IDF inches closer to ground war in Gaza

Rick Moran
One gets the sense that Prime Minister Netanyahu is reluctant to order ground troops into Gaza, considering the probability of collateral damage to civilians and the resulting outcry from even some of Israel's nervous friends.

But he also appears determined to strike at the ability of Hamas to kill Israeli citizens. For this, he will probably need to send in the troops to take out the missile sites as well as destroy Hamas' missile stockpile.

Egypt, which might be expected to try and use the crisis to exit the Camp David accords, has been relatively quiet. Has President Morsi gotten pragmatic all of a sudden?

New York Times:

If Israel goes back into Gaza, both Egypt and Jordan - the only two Arab countries with peace treaties with Israel - would come under pressure from their people to break off ties, a move that would undoubtedly strengthen Hamas.

But to the relief of Obama administration officials, Mr. Morsi so far has not hinted at such a move, which would threaten the 1979 Camp David peace treaty between Israel and Egypt, a linchpin for stability in the region in Washington's view. And administration officials say Mr. Morsi has indicated that he will try to calm the situation in Gaza before it worsens.

Whether that effort extends to lobbying for Hamas to crack down on jihadist groups that have been launching attacks on Israel, as Israel would like to see Mr. Morsi do, is not clear. But at the moment, the relative quiet out of Cairo is being viewed in Washington as a positive first step.

"If Morsi wanted to use this for populist reasons, he'd be adopting a different posture," said Martin S. Indyk, the former American ambassador to Israel and the author of "Bending History: Barack Obama's Foreign Policy."

"If he wanted to take apart the peace treaty, this is his opportunity," Mr. Indyk said. "The fact that he's not and is instead apparently working with President Obama to calm the situation is important."

Morsi's pragmatism is not due to any soft feelings toward Israel, but rather his own position at home. Despite cleaning house in the army, there are elements of the old regime who still wield considerable influence. At the moment, Morsi has weighed what he would gain from ditching the peace treaty against probable push back from Mubarak era holdovers as well as elements in the military who realize an end to the treaty would mean an end to American military aid.

But if events spiral out of control in Gaza and a prolonged ground assault ensues, all bets are off. This no doubt plays on Netanyahu's mind as he inches toward a decision on whether to send in the troops.



One gets the sense that Prime Minister Netanyahu is reluctant to order ground troops into Gaza, considering the probability of collateral damage to civilians and the resulting outcry from even some of Israel's nervous friends.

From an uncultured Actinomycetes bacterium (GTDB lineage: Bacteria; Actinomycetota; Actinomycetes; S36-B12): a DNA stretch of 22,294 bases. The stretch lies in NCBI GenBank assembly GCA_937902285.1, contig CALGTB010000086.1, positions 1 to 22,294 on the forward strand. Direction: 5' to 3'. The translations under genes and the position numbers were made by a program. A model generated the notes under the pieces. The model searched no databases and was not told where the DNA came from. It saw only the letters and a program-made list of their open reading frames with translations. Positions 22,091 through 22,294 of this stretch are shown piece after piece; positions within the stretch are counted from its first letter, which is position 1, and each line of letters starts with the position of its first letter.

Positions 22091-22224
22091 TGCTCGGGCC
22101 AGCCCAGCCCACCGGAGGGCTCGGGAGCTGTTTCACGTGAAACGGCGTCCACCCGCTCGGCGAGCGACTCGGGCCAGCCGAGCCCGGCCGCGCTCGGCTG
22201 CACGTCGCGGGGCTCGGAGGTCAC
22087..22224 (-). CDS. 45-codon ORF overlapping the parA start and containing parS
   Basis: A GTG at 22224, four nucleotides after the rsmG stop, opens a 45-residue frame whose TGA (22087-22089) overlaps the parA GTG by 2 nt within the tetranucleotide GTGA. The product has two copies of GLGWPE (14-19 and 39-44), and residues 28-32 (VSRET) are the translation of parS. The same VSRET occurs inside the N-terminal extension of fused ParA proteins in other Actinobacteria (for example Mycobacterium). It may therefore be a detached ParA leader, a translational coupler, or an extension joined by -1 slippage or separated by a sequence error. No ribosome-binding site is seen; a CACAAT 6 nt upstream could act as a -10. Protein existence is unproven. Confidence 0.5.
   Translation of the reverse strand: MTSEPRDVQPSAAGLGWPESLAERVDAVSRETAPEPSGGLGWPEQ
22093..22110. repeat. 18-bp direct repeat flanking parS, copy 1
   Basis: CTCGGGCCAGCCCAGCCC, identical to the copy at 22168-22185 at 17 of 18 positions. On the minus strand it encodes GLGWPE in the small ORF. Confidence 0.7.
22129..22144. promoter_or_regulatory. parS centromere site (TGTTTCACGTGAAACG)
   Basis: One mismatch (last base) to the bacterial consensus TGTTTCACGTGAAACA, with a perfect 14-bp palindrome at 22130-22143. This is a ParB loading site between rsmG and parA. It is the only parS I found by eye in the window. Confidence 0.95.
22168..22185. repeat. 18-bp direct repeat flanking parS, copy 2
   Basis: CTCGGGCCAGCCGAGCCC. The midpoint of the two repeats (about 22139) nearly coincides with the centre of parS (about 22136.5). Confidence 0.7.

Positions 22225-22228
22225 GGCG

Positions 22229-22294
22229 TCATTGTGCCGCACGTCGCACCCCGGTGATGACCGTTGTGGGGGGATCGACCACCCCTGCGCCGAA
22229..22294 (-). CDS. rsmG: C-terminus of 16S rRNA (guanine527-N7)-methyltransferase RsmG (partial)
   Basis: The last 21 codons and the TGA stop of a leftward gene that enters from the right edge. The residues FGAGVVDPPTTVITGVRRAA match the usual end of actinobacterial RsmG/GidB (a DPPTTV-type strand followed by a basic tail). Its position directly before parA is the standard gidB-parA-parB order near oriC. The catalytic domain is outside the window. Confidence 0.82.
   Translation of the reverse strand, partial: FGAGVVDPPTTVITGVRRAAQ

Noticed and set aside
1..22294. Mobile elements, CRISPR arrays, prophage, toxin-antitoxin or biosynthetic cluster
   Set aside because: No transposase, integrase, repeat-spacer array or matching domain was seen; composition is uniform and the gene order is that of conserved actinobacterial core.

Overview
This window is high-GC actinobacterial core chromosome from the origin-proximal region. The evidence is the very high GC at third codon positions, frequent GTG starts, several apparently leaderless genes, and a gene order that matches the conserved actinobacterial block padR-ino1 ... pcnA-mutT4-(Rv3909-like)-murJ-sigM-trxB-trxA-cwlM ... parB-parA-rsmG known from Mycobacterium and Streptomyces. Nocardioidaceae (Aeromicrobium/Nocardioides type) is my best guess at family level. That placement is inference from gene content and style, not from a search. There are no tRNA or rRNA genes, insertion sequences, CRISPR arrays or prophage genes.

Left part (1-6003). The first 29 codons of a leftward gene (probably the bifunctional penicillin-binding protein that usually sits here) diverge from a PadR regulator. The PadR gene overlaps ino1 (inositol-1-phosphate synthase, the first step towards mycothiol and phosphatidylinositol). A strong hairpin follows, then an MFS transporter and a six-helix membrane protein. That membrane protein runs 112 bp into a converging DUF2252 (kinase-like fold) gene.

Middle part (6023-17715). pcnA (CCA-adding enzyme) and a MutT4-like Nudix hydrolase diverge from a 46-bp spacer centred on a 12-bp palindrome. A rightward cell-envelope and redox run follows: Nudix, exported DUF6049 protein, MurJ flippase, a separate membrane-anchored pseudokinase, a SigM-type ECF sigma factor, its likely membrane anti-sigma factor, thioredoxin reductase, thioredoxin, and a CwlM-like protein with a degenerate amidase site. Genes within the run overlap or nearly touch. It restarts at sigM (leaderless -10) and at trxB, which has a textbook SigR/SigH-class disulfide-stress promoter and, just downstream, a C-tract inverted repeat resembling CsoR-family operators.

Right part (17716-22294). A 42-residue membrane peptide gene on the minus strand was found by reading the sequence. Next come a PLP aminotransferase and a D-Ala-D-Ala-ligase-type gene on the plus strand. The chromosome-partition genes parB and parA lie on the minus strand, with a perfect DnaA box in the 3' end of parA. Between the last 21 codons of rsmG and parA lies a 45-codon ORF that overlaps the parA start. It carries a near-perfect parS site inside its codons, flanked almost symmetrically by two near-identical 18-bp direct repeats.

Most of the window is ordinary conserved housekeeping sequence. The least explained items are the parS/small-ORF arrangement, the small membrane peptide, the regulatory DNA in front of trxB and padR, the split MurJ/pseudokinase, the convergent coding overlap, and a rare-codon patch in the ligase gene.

But he also appears determined to strike at the ability of Hamas to kill Israeli citizens. For this, he will probably need to send in the troops to take out the missile sites as well as destroy Hamas' missile stockpile.

Egypt, which might be expected to try and use the crisis to exit the Camp David accords, has been relatively quiet. Has President Morsi gotten pragmatic all of a sudden?

New York Times:

If Israel goes back into Gaza, both Egypt and Jordan - the only two Arab countries with peace treaties with Israel - would come under pressure from their people to break off ties, a move that would undoubtedly strengthen Hamas.

But to the relief of Obama administration officials, Mr. Morsi so far has not hinted at such a move, which would threaten the 1979 Camp David peace treaty between Israel and Egypt, a linchpin for stability in the region in Washington's view. And administration officials say Mr. Morsi has indicated that he will try to calm the situation in Gaza before it worsens.

Whether that effort extends to lobbying for Hamas to crack down on jihadist groups that have been launching attacks on Israel, as Israel would like to see Mr. Morsi do, is not clear. But at the moment, the relative quiet out of Cairo is being viewed in Washington as a positive first step.

"If Morsi wanted to use this for populist reasons, he'd be adopting a different posture," said Martin S. Indyk, the former American ambassador to Israel and the author of "Bending History: Barack Obama's Foreign Policy."

"If he wanted to take apart the peace treaty, this is his opportunity," Mr. Indyk said. "The fact that he's not and is instead apparently working with President Obama to calm the situation is important."

Morsi's pragmatism is not due to any soft feelings toward Israel, but rather his own position at home. Despite cleaning house in the army, there are elements of the old regime who still wield considerable influence. At the moment, Morsi has weighed what he would gain from ditching the peace treaty against probable push back from Mubarak era holdovers as well as elements in the military who realize an end to the treaty would mean an end to American military aid.

But if events spiral out of control in Gaza and a prolonged ground assault ensues, all bets are off. This no doubt plays on Netanyahu's mind as he inches toward a decision on whether to send in the troops.